To the editor:
Citizens concerned with animal well-being and food safety are urged to vote Yes on Question 3 on Nov. 8. A yes vote is a vote in favor of the Act to Prevent Cruelty to Farm Animals, which aims to phase out extreme methods of farm animal confinement. These methods of confinement not only harm farm animals, they also threaten the health and safety of Massachusetts consumers and increase the risk of food-borne illness.
A recently published letter "Question 3 would hurt family farmers in Massachusetts," contained several errors.
The sad truth is that there are currently thousands of farm animals right here in our state that are confined to small cages. Across the country, millions more are locked in cages in industrial facilities, suffering from deteriorating joints, respiratory diseases and other illnesses due to poor conditions.
It is outrageous to think we need a ballot question to provide farm animals raised for consumption (chickens, baby calves and mother pigs,) enough room to stand up, lie down and spread their limbs. Unfortunately, most people are too busy or disconnected from where their food comes from to understand how these animals are treated. They do not know the horrific, unsanitary conditions thousands of animals are living in that often breed food-borne illness, like salmonella. Spaces so small, they can’t move, let alone exhibit any natural behavior.
I am thrilled that I will have the chance to cast a "yes" vote for Question 3 on my ballot this year.
It is currently legal to confine chickens, pigs and calves to tiny cages where they are barely able to move. Farm animals currently have no protection against this kind of treatment. Because of this, thousands of hens in Massachusetts are living out their days crammed in tiny, barren cages.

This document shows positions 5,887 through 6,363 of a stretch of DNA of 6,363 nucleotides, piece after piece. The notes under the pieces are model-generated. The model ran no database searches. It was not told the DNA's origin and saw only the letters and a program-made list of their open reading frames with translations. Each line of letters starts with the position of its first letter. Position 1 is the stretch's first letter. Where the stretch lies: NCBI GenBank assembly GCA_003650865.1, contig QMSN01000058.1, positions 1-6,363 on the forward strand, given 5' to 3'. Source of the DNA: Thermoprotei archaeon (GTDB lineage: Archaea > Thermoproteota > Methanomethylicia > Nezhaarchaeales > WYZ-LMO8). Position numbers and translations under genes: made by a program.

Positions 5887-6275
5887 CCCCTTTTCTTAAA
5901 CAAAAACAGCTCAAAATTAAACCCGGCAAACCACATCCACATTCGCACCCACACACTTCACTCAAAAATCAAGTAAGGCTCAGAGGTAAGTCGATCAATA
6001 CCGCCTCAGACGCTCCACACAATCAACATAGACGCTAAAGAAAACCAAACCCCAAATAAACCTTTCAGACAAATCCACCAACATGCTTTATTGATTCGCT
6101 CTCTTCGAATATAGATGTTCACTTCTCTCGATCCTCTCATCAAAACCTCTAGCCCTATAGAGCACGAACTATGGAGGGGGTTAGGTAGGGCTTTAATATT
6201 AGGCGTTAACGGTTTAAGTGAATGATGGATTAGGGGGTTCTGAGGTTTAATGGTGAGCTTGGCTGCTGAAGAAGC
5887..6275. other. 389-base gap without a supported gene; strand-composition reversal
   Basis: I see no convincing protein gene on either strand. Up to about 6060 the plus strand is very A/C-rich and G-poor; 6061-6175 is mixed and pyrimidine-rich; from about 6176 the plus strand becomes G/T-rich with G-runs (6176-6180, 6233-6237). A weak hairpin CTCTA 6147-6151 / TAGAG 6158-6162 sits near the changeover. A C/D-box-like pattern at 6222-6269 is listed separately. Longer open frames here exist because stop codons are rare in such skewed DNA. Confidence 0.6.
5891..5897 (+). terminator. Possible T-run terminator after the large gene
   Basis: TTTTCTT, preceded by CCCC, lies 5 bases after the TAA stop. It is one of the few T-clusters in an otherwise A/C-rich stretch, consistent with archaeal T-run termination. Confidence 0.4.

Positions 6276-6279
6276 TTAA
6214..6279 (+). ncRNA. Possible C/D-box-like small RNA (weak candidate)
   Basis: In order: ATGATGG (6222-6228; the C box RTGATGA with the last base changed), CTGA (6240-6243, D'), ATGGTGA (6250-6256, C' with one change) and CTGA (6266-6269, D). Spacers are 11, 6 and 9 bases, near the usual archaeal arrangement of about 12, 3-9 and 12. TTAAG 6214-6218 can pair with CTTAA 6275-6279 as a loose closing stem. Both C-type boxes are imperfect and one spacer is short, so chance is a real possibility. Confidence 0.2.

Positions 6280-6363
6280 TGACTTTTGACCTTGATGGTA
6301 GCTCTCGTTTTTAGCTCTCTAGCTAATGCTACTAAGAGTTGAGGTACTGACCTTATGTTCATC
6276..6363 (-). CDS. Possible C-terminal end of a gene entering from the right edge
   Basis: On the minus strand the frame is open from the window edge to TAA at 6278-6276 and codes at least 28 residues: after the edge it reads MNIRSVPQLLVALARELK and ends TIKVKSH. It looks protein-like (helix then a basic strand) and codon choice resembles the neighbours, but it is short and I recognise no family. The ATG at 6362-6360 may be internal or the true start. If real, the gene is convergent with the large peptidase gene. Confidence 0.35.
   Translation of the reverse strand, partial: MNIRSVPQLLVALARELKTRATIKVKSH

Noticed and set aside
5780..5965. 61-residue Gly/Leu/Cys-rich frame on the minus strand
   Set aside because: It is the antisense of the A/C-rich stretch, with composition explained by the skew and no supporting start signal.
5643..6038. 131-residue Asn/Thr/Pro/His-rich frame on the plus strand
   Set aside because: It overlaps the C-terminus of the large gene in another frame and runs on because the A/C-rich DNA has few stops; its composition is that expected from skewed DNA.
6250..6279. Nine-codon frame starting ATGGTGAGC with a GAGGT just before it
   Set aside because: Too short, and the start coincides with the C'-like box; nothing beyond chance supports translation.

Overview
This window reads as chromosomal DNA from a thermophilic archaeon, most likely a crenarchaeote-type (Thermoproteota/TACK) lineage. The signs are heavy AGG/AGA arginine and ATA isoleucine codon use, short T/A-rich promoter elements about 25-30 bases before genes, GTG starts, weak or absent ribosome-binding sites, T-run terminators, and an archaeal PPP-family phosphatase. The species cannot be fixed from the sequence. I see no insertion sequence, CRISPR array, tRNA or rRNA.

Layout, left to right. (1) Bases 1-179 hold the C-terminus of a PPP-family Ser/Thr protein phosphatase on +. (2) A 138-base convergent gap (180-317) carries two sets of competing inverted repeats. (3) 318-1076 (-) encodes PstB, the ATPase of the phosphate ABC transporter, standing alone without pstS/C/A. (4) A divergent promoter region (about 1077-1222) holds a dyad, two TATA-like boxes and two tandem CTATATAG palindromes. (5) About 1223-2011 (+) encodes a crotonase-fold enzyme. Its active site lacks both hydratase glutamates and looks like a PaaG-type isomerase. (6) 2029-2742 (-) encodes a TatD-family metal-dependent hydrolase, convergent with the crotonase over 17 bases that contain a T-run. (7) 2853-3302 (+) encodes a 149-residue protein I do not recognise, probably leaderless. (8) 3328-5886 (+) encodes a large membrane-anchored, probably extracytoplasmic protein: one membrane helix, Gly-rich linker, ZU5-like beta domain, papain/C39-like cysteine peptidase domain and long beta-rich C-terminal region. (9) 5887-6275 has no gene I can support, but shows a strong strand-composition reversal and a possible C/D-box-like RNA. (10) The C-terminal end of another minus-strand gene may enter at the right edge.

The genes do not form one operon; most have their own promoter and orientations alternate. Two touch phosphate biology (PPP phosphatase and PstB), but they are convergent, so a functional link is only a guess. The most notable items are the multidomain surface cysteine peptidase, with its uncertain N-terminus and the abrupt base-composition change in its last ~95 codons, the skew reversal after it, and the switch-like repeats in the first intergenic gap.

Question 3 will offer these animals modest protections and ensure that they can at least move around a bit.
A yes vote on Question 3 -- on November's ballot -- would prevent cruelty to farm animals.
Unfortunately, George Moore's recent letter to the editor included a great deal of misinformation on this matter.
Question 3 is a modest measure that would give egg-laying hens, breeding pigs, and veal calves enough space to spread their limbs and turn around. Mr. Moore claims that Question 3 is unnecessary, but there are actually -- and currently -- thousands of animals kept in cages in Massachusetts that can't engage in these basic movements.
I volunteer for the “YES ON 3” campaign. Over the past year more than 1,000 volunteers petitioned for this measure and received overwhelming support by gathering 170,000 signatures throughout the Commonwealth. I would like to clarify some information regarding Letter to the Editor titled; “Have You Seen Question 3 for the November Ballot?” (see Letters to the Editor, Groton Herald, Sept. 16 issue.)
One could argue that Massachusetts is behind the times when it comes to the prevention of cruelty to farm animals. In November, voters will be asked, in Ballot Question 3, to phase out "extreme methods of farm animal confinement” and ban the sale of eggs, veal or pork from an animal that is confined “in a cruel manner.”
Ten states have already passed similar laws, and many major retailers, including Walmart, McDonald’s and Dunkin Donuts, have already promised to sell only cage-free eggs in the coming years.
It’s not surprising that front groups for egg corporations are trying to scare voters (“Farmers fear price increase due to ballot vote,” Sept. 14). But the truth is that voting “yes” on Question 3 is the smart move for Massachusetts.
We need to hold reckless corporations accountable. For example the operators of an egg farm in Maine, which the Humane Society of the United States exposed, confined hens to cages where they were forced to live with the rotting carcasses of their dead cage-mates.
To the editor:
I love animals. Most people do. We value our dogs and cats as part of the family, often thinking of them as four-legged children. We love our horses. We love our local wildlife. Since moving to Massachusetts, I've become obsessed with birds, going to great lengths to invite them into our yard.
Right now, it's becoming increasingly more popular to love farm animals. I have visited a number of sanctuaries — petting pigs and rubbing the noses of cows — laughing as the goats, along with chickens and turkeys and a couple of barn cats follow me across the yard.